Hit generator 442 of DRC2 query interface 403 receives the tag comparison results (“TCR”) 422 from DRC2 matcher 430, and further compares those result against corresponding valid bits 450 to generate an ordered set of predictions (“ordered predictions”). Here, tag comparison results from banks 1, 2, 3 and 4 are respectively labeled TCR(a), TCR(b), TCR(c), and TCR(d), each including one or more bits representing whether a tags matches one or more entries 410. Ordered predictions can be an ordered set of predictions that match (or do not match) input address 402. Or, ordered predictions can be a vector of bits each indicating whether an input address has an address that is present in DRC2 address store 404. Note that any number of input addresses 402 can be similarly matched against DRC2 query interface 403 if additional DRC2 matchers 430 are included. FIGS. 5B to 8 describe exemplary hit generators in accordance with some embodiments of the present invention.

FIG. 5A depicts possible arrangements of addresses (or representations thereof) as stored in DRC2 address store 404, according to one embodiment of the present invention. Note that ways W0, W1, W2 and W3 are not shown so as to simplify the following discussion. Input addresses A0, A1, A2, and A3 are stored in DRC2 address store 404. As an example, sequential predictor 102 (not shown) can generate sequential predictions A1, A2, and A3 based on trigger address A0 (e.g., in any of four ways). A first arrangement 502 results from A0 being stored in bank 0. Likewise, second arrangement 504, third arrangement 506 and fourth arrangement 508 each respectively resulting from storing address A0 in banks 1, 2, and 3, with subsequent addresses stored in series following the trigger address. As such, these addresses (or portions thereof, such as in the form of tags) generally are output from DRC2 address store 404 in no particular order.

FIG. 5B depicts an exemplary hit generator 442 that generates results based on unordered addresses and corresponding valid bits, according to an embodiment of the present invention. In this example, sequential predictor 102 generates sequential predictions A1, A2, A3, A4, A5, A6 and A7 based on trigger address A0, all of which are stored in the particular arrangement shown (i.e., trigger address A0 is stored in bank 1 with the others following). Hit generator 430 receives unordered addresses A2, A6, A1, A5, A0, A4, A3, A7 and ordered valid bits VB0 to VB7, orders them, compares them and then generates results R0 to R7, which can be a bit vector or a list of addresses (either those that match or those that do not). Note that a valid bit indicating that a prediction is invalid prevents a stored, invalid prediction from being matched. This one reason to match valid bits against contents of an address store. In accordance with a specific embodiment of the present invention, four addresses rather than eight are simultaneously considered, such as either addresses A2, A1, A0 and A3 or addresses A6, A5, A4 and 7. As such, there is no need to represent addresses A0 to A7 as being contiguously accessible in a “wrapped” manner, as is shown in FIG. 5B. To simultaneously consider addresses A0 to A7 of FIG. 5B, however, DRC2 can be configured as a double-ported random access memory (“RAM”) to perform two independent and simultaneous accesses to the same RAM (or same DRC2).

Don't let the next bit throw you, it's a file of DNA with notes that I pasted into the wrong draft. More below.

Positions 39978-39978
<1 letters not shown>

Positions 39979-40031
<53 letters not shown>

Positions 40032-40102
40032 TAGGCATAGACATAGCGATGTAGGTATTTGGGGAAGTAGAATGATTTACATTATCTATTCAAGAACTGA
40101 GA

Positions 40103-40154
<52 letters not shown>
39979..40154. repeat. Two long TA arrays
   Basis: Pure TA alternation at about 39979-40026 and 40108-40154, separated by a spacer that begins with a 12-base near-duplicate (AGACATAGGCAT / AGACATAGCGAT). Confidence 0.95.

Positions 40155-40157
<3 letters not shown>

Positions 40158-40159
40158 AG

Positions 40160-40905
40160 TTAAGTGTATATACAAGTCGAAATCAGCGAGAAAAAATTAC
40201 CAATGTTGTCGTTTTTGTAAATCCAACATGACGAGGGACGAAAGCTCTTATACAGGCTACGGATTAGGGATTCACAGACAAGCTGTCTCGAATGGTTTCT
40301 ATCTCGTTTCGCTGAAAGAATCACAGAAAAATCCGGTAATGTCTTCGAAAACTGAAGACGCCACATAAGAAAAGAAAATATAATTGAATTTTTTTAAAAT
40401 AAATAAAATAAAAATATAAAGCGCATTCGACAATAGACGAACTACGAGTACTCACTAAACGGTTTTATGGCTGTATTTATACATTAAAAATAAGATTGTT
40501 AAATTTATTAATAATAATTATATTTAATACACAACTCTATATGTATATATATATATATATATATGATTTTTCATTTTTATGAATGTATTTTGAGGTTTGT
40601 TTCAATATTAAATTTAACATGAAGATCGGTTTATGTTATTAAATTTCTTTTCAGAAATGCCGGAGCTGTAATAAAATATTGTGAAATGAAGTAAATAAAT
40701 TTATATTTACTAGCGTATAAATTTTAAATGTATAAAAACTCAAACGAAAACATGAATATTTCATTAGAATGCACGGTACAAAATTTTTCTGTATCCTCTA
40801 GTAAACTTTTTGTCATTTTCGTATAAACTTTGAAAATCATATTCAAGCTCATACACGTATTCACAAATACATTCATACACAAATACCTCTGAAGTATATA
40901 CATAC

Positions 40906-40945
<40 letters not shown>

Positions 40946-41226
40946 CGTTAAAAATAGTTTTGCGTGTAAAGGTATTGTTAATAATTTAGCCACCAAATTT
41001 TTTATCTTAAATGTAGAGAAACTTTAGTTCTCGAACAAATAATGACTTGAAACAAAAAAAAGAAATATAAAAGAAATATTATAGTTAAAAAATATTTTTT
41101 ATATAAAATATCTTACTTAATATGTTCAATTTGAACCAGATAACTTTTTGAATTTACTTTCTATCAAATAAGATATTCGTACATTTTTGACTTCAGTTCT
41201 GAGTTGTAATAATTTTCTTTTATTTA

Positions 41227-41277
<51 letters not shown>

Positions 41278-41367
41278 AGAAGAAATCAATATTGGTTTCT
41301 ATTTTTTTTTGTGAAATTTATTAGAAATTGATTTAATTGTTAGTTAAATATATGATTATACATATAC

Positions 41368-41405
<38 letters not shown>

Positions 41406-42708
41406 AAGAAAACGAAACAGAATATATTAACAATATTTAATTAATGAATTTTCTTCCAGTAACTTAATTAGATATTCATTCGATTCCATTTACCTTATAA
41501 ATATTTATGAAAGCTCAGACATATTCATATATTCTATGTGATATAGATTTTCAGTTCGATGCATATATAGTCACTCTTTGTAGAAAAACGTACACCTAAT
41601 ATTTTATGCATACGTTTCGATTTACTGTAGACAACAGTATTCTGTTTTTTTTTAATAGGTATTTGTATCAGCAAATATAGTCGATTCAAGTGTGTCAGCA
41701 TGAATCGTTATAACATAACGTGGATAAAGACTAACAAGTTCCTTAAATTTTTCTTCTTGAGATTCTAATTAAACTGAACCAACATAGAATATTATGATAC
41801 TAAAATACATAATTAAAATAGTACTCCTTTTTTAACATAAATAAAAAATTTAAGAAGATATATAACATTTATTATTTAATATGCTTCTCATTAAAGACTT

FIG. 6 is a schematic representation of a hit generator 600 for hit generator 442 of FIG. 4. Hit generator 600 generates one or more of results R0 to R7 by multiplexing addresses from ways 0 to 3 and/or valid bits for each input address, where the result, R, is determined by comparing the multiplexed bits of addresses or valid bits. If a valid bit indicates that the tag indicated by the corresponding tag comparison result (“TCR”) is valid, then that tag is output as result R. Note that a TCR can be a tag of an address or it can be a bit having a value of either a “1” (i.e., hit in DRC2) or “0” (i.e., no hit in DRC2). As is described below in connection with FIGS. 7 and 8, a tag for an address (e.g., tag(A1)) generally represents a single TCR bit for that tag.

FIG. 7 depicts one example of hit generator 442, according to one embodiment of the present invention. Hit generator 442 includes an orderer 702 configured to order the unordered tags for address A3, A0, A1 and A2 from the ways of banks 0, 1, 2, and 3, respectively. But note that tags for address A3, A0, A1 and A2 each represent single bits representing TCRs for each tag. Next the ordered TCRs (shown as ordered tags for addresses A0, A1, A2, and A3) are tested against valid bits VB0-VB3 from valid bits 244. AND operator (“AND”) 706 performs the test as a logical AND function. So, if a valid bit is true and a single-bit TCR is true, then there is a hit and the results, R, reflect this. That is, the results R0, R1, R2, and R3 form the ordered prediction results, which again can be bits representing match/no match, or can be matched tags for addresses or those that do not. Note that in cases where the tag itself is used as a TCR (e.g., Tag(A3) as TCR(a)), then AND operator 706 operates to mask those bits if the corresponding valid bit is zero (e.g., a result, R, will contain all zeros if its corresponding valid bit is zero).